Absolutely Uncomfortable

17 October 2016 | Gina Maya.

There are comedies that play with the drabness of British life, like The Office. Then there’s Absolutely Fabulous celebrating some of the grotesqueness of past decades: 1960s flower power and 1970s glam; from the 1980s it captures yuppy excess, and from the 1990s, the obsession with designer labels and supermodels. All these cultural shifts are captured hilariously in two figures of the fashion world, Eddy and Patsy, who stagger around London’s fashion scene in their platform heels like time-travellers in a drug-addled haze.


Like so many other British sitcoms, including The Office, Ab Fab brought out a film this summer, leaving fans of the TV show to wonder: what British fashions or pretensions of the last two decades would the film satirize? What has Britain been of late? Reality TV and X Factor shows? Cookery programmes? Bankers. Economic crashes. Former children’s entertainers exposed for their acts of horror. What would this film seize upon and ridicule?

Then in the cinema as I sat and watched, the first of the movie’s jokes emerged about being transgender.

The first is the most striking. We see one of Eddy’s ex-husbands, the one so clueless he can barely function without his nurse-turned-wife. On this occasion, his domineering partner announces he’s transgender. It’s set up for laughter, and Eddy snaps at him for jumping on the transgender bandwagon. I wonder, sitting there in the cinema, if I should laugh as well. ‘Show them your breasts,’ the nurse-wife says, trying to free his folded arms. He won’t, he’s shy, he mumbles something. Meanwhile I’m conscious of my friend next to me, who’s probably wondering what I’m thinking. To my lasting shame, I expel a chuckle, to show this doesn’t bother me, and I can laugh at this depiction.

The film continues, with examples of male and female masquerade, drag and transsexuality. Patsy pretends to be male, in order to marry a rich benefactress; later she discovers the woman she married is actually a man. Elsewhere, Eddy’s prudish daughter, Saffron, enters a gay club and sings with drag queens to earn their trust. At the end, the story resolved, we get a final image: the clueless ex-husband, in a bad wig and make-up, going out shopping.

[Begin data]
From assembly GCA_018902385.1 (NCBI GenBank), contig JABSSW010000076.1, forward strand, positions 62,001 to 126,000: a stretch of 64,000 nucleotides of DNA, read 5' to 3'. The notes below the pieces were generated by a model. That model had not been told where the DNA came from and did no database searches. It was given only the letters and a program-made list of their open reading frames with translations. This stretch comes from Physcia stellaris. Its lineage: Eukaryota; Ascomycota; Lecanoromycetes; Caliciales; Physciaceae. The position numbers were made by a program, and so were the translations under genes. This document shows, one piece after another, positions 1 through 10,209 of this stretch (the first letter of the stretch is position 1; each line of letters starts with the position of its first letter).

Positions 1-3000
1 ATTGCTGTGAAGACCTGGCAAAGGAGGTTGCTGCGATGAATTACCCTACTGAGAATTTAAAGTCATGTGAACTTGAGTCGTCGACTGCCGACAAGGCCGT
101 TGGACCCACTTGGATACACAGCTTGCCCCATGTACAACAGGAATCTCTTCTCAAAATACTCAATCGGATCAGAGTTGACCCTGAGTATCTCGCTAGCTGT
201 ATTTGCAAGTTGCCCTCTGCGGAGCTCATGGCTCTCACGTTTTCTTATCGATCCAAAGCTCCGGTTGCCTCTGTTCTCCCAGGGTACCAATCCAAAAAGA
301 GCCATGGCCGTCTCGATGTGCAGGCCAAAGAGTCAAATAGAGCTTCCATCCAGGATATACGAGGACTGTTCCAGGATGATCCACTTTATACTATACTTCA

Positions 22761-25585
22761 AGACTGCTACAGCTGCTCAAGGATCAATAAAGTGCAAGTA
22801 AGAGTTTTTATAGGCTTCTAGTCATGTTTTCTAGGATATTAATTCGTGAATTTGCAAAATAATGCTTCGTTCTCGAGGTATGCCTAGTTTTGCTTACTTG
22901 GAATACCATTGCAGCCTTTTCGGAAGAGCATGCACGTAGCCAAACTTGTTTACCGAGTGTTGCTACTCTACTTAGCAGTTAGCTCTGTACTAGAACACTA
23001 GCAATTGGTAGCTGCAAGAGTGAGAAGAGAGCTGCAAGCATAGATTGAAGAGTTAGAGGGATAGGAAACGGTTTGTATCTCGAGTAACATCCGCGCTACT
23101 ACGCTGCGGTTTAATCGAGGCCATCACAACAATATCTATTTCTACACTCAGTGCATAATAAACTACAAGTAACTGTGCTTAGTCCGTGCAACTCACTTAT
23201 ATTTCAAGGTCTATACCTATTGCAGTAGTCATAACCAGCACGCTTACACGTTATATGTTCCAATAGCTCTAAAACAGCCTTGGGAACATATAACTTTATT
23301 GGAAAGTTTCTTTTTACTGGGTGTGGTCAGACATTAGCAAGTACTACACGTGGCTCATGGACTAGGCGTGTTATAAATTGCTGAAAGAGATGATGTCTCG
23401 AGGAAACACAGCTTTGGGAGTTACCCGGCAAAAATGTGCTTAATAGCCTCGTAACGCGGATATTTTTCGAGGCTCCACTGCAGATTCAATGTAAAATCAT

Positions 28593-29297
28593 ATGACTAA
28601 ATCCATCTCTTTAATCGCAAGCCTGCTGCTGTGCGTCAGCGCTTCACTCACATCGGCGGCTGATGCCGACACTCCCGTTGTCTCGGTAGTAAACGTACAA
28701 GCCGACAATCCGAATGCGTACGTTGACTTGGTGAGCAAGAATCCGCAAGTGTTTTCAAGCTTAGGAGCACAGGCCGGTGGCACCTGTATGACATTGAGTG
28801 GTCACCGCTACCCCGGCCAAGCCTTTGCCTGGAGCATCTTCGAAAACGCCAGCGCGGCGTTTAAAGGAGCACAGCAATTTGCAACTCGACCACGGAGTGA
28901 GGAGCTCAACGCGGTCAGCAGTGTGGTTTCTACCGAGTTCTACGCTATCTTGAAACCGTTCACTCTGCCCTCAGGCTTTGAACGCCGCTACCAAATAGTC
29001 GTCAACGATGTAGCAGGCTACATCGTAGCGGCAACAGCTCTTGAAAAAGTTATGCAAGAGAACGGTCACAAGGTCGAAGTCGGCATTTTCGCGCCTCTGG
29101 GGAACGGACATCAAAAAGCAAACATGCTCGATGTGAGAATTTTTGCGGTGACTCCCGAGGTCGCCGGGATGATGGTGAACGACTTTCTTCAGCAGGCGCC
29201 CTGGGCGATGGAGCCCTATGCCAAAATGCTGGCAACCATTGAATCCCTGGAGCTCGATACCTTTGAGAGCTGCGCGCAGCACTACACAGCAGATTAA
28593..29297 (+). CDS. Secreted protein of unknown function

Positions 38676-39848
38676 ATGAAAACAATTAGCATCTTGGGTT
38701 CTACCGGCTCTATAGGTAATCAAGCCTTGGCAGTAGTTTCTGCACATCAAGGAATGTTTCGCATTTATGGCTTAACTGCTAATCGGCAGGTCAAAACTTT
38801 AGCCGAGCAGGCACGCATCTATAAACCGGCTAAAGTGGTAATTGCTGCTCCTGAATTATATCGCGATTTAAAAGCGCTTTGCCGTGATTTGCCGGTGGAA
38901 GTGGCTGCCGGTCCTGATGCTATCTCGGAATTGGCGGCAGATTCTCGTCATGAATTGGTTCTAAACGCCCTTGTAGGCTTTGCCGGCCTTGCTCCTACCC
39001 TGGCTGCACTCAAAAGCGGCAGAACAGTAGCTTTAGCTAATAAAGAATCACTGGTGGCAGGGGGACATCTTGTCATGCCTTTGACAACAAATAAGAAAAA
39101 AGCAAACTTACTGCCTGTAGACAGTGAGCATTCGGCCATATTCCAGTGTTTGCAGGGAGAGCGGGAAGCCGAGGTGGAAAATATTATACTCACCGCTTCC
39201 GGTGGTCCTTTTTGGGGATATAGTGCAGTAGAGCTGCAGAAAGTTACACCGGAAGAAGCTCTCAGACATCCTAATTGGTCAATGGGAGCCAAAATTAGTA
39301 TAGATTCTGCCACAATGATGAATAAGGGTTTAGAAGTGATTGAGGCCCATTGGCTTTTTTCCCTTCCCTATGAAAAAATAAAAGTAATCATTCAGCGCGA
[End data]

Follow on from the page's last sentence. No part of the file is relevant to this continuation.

In a film about fashions and trends in modern Britain, Ab Fab laughed at gender, and in the most unsubtle way, about being transgender. It’s not the first film to laugh at a certain kind of identity. I think about the 1960s movie Breakfast at Tiffany’s, and Mickey Rooney’s toothy, oriental impression of a neighbour haranguing the film’s sexy couple. Then in the 1970s, the super-camp attendant in Are You Being Served? who beams at male customers with the catchphrase, ‘I’m free.’ I think of these depictions, and wonder if it’s just Ab Fab who got this uncomfortably wrong in a comedy showing its age, with humour as artefact from the 1990s. Or is it a sign of a broader trend? Is transgender identity in 2016 what homosexuality was in the 1970s, or non-white people were in the 1960s? In Ab Fab transsexuality is the punchline that barely needs a build-up; trans people don’t make the joke, trans people are the joke.

I suspect modern Britain has moved beyond Ab Fab’s awkward portrayal. But the show’s creator, Jennifer Saunders, is a talented writer and if this particular joke misfired for me, then I would like to draw on another topical issue, cultural appropriation, and offer a suggestion: how about a bit more balance? Show a ridiculous trans person (or in truth, a joke character playing at being trans) if you like, but why not show someone else who just happens to be trans, where being trans isn’t the joke. Appropriate as you desire, the identity of whomsoever or whatever social group captures your imagination. Is it too much to ask, though, to do so with a sense of responsibility? I understand this was only comedy, but it’s sad that we’re just the edgy props or punchlines in your film and nothing more.

About Gina

I’ve just started an English-Lit PhD on transgender discourse. I enjoy watching great films, and reading the reviews of bad ones. I love Edinburgh, and hate its weather. I’ve read Derrida, and didn’t understand it. My cultural highlight is driving along highways in Saudi Arabia while listening to Lady Gaga.

Article Edited by Anahit Behrooz and Laura Karpyte.

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